A top adviser to former Massachusetts governor Mitt Romney (R) on Wednesday morning likened the general election campaign to an Etch A Sketch, the classic children’s toy that can be used to draw a picture with aluminum powder and then shaken blank.

Fehrnstrom’s statement left some room for interpretation as to whether he was referring to the dynamics of the campaign or rather to Romney’s positions on the issues.

If it’s the latter, the analogy could be a problematic one for Romney, who won a double-digit victory over Rick Santorum in Illinois on Tuesday but has struggled to overcome the perception that he has shifted his issue positions with the changing political winds.

In an interview on CNN on Wednesday morning, Romney adviser Eric Fehrnstrom was asked by comedian John Fugelsang whether the campaign was concerned that Romney might have had to tilt so far to the right during the GOP primary that he would be unable to secure the support of independents and moderates in the fall.

“It’s fair to say that John McCain was a considerably more moderate candidate than the ones Governor Romney faces now,” Fugelsang said. “Is there a concern that the pressure from Santorum and Gingrich might force the governor to tack so far to the right that it might hurt him with moderate voters in the general election?”

Fehrnstrom responded, “Well, I think you hit a reset button for the fall campaign. Everything changes.”

“It’s almost like an Etch-a-Sketch – you can kind of shake it up, and we start all over again,” he said. “But I will say, if you look at the exit polling data in Illinois, you’ll see that Mitt Romney is broadly acceptable to most of the factions in the party. You have to do that to become the major party nominee.”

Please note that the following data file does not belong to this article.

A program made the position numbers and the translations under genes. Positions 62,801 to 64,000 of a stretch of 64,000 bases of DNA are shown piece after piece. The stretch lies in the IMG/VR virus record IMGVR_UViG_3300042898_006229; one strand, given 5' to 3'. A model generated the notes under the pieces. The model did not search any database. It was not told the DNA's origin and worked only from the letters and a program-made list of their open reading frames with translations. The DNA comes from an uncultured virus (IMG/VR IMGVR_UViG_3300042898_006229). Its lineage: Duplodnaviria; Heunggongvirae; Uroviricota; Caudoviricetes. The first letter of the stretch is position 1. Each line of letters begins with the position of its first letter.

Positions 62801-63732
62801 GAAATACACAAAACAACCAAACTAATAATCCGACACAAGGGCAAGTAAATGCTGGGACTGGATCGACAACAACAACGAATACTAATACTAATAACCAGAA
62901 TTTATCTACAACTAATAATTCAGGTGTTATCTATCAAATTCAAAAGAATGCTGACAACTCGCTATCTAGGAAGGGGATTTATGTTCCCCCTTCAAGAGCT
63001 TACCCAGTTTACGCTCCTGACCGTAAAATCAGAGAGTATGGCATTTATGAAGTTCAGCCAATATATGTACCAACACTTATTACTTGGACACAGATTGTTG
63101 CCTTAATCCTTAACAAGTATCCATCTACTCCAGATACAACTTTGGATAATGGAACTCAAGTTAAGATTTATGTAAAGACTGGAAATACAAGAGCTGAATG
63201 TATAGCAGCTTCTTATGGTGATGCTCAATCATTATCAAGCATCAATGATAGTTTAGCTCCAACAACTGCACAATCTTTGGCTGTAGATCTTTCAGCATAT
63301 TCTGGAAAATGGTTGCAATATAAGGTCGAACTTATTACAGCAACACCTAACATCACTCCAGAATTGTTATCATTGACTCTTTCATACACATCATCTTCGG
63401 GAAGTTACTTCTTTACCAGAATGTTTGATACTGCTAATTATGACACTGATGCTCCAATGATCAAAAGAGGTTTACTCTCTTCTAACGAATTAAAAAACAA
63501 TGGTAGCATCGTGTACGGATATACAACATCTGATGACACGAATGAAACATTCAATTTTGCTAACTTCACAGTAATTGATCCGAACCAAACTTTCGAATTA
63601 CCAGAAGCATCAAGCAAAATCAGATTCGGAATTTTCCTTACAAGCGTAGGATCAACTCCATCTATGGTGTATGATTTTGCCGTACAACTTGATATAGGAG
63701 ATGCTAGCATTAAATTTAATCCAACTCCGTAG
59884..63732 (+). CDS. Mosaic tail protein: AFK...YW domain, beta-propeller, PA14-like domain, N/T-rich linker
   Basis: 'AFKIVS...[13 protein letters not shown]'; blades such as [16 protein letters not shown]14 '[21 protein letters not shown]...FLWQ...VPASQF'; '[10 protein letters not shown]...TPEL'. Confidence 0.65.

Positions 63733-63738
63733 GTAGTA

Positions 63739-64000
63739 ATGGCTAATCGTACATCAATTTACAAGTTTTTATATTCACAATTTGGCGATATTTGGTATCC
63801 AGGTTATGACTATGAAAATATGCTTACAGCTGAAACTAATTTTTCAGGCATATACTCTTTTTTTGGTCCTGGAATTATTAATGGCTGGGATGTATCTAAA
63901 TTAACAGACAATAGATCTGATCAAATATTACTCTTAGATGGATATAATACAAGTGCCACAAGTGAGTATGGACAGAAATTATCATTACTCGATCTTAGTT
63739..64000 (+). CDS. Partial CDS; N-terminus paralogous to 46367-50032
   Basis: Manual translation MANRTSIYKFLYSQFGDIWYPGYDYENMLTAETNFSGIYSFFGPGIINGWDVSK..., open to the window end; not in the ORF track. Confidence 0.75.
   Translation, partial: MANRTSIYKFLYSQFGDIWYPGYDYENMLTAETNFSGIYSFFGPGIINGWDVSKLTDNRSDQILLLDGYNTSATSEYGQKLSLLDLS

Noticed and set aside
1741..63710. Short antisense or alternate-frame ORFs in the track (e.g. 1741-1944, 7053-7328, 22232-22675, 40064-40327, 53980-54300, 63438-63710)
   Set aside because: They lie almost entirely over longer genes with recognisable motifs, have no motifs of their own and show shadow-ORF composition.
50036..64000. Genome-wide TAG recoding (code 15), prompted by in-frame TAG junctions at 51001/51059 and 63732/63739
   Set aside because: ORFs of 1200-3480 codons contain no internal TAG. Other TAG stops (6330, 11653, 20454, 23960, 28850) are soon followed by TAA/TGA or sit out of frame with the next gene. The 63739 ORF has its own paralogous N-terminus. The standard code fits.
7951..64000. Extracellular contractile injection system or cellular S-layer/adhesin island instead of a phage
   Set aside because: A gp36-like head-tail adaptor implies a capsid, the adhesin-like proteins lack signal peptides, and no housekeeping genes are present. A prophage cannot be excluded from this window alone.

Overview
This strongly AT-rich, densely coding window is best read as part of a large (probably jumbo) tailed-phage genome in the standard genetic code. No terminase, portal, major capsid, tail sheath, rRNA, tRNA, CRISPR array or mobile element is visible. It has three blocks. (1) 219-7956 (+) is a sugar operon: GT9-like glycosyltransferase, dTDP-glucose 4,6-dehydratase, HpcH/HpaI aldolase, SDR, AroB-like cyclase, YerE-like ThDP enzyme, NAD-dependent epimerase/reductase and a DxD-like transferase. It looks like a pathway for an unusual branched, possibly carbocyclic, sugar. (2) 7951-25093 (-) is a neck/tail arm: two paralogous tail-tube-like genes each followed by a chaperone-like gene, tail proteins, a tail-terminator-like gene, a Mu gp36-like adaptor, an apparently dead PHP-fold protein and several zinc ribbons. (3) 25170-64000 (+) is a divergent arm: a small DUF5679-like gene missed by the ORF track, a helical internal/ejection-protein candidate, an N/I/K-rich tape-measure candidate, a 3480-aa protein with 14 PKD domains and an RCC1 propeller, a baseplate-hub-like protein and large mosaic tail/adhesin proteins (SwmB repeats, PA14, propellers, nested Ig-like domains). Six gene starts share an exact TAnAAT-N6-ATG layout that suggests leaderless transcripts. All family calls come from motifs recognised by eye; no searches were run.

ThinkProgress, an arm of the liberal think tank Center for American Progress, highlighted Fehrnstrom’s remarks in a blog post Wednesday morning. National Democrats were quick to pounce.

“We’ve been saying it for months – and Mitt Romney has had a reputation for it for years: He’ll say or do anything to get elected – absolutely anything,” DNC spokesman Brad Woodhouse said in a statement. “Now his own top adviser has confirmed that Mitt Romney has absolutely no core and will in fact say anything to get elected. In fact – his positions are no more reliable than if they were written on an Etch a Sketch – which is exactly what Eric Fehrnstrom compared them to.”

Andrea Saul, a spokeswoman for Romney, clarified in a statement that it’s the campaign — not the candidates’ positions — that will change heading into the fall.

“As we move from the primary to the general election, the campaign changes,” Saul said. “It’s a different race, with different candidates, and the main issue now becomes President Obama’s failure to create jobs and get this economy moving.”